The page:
- About 22% of the respondents from companies with private equity backing noted that there are disadvantages to private equity ownership. They include slow decision making, too much meddling from the parent company, an overly short-term focus on earnings and cash flows, too much intervention in the day-to-day running of the business, insufficient equity shares for employees, overly complex capital structures, rich management fees and unrealistic return expectations.
When Mid-Market Private Companies Should Consider Private Equity – Transaction Type Envisioned
While the list below is not comprehensive, it certainly captures most transaction types. Part of our role is to guide company owners to the transition mechanisms that best support their personal goals, considering where they are in the Ownership Cycle and the Company’s Development Stage, both within the context of the Business Cycle. Options may include these below, in addition to others inapplicable to this article.
- Owner(s) seeking the flexibility of harvesting some of their gains now by selling part ownership but continue to run the company and grow it with PE backing over the next 4-7 years. One should expect to sell their remaining ownership stake then, but of a more valuable company. This arrangement creates two liquidity events for the shareholders, with the second often larger than the first.
- Owner(s) seeking to completely divest 100% of their ownership and maximize cash now (one liquidity event)
- Management buy-out – A transition to employees in which key managers from inside buy part or all of the company from its owner(s), often with private equity sponsorship
- Management buy-in – Experienced managers from outside buy part or all of the company, typically with private equity sponsorship. These are typically people experienced in the industry and sometimes involve existing managers in the company, too (a Buy-in/Management Buy-out).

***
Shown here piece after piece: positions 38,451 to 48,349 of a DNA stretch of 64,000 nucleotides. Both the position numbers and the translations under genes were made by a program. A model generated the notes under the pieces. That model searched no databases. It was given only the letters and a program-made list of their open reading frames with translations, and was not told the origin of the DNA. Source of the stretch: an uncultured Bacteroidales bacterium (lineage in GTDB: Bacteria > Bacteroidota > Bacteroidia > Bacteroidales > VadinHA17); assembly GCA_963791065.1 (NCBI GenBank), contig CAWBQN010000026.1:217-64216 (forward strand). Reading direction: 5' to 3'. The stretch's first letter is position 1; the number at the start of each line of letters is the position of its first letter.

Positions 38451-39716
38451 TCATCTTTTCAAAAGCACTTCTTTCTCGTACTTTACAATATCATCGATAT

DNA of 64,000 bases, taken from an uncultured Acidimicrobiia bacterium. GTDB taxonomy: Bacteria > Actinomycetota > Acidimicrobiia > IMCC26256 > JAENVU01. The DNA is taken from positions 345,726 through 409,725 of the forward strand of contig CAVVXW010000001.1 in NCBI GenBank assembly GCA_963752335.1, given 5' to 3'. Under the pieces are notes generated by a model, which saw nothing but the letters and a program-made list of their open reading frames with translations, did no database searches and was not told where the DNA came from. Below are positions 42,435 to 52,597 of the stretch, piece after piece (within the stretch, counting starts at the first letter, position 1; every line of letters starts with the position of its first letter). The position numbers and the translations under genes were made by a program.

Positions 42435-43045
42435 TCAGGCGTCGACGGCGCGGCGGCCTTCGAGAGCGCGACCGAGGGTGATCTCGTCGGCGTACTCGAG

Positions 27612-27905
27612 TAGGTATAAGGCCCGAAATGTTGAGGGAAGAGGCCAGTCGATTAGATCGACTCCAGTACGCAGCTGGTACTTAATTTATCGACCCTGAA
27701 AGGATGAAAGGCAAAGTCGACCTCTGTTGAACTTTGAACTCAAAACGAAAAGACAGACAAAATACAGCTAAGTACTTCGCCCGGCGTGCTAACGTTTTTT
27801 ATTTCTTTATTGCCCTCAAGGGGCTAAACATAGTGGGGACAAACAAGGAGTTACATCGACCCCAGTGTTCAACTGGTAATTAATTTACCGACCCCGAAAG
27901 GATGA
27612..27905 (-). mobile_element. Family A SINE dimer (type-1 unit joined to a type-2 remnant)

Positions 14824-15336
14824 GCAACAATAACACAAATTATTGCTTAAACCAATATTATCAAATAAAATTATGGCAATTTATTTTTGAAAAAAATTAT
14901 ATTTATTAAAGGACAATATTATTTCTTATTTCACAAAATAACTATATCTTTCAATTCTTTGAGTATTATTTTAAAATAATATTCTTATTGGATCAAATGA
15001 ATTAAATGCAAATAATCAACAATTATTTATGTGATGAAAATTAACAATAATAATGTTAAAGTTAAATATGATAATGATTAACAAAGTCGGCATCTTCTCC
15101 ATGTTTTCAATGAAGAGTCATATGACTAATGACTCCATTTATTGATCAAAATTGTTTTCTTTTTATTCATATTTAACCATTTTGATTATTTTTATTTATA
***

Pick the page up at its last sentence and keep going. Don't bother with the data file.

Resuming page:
- Family succession – A transition to the next generation in which a private equity sponsor acquires most of the older generation’s shares to allow the younger generation management to continue operating the business and implement growth plans with the sponsor’s support
- Corporate divestiture of “orphan” brands, divisions and/or other assets that are no longer part of the company’s strategic core, but which could thrive under new ownership (they typically do!)
- Need capital for growth
Please see companion article “Does Your Company Have What It Takes to Interest Private Equity Investors?” too.
- Driving Growth, The Impact of Private Capital on the U.S. Economy, 2013, Association for Corporate Growth, Inc., GrowthEconomy.org. This very rigorous study compares the performance of 23,211 private capital-backed companies to the universe of 52 million U.S. business establishments from 1995 thru 2010.
- Harris, Robert S. and Jenkinson, Tim and Kaplan, Steven N., Private Equity Performance: What Do We Know? (July 2013). Journal of Finance, Forthcoming; Fama-Miller Working Paper; Chicago Booth Research Paper No. 11-44; Darden Business School Working Paper No. 1932316. Available at SSRN: https://ssrn.com/abstract=1932316 or http://dx.doi.org/10.2139/ssrn.1932316
McGavock Dickinson (Dick) Bransford is a Managing Director in San Francisco with Mid-Market Securities, LLC, an investment bank headquartered at 11 East 44th Street, 19th Floor, New York, New York 10017. Member FINRA/SIPC. He can be contacted at (415) 294-0002 or mdb @ mid-marketsecurities.com.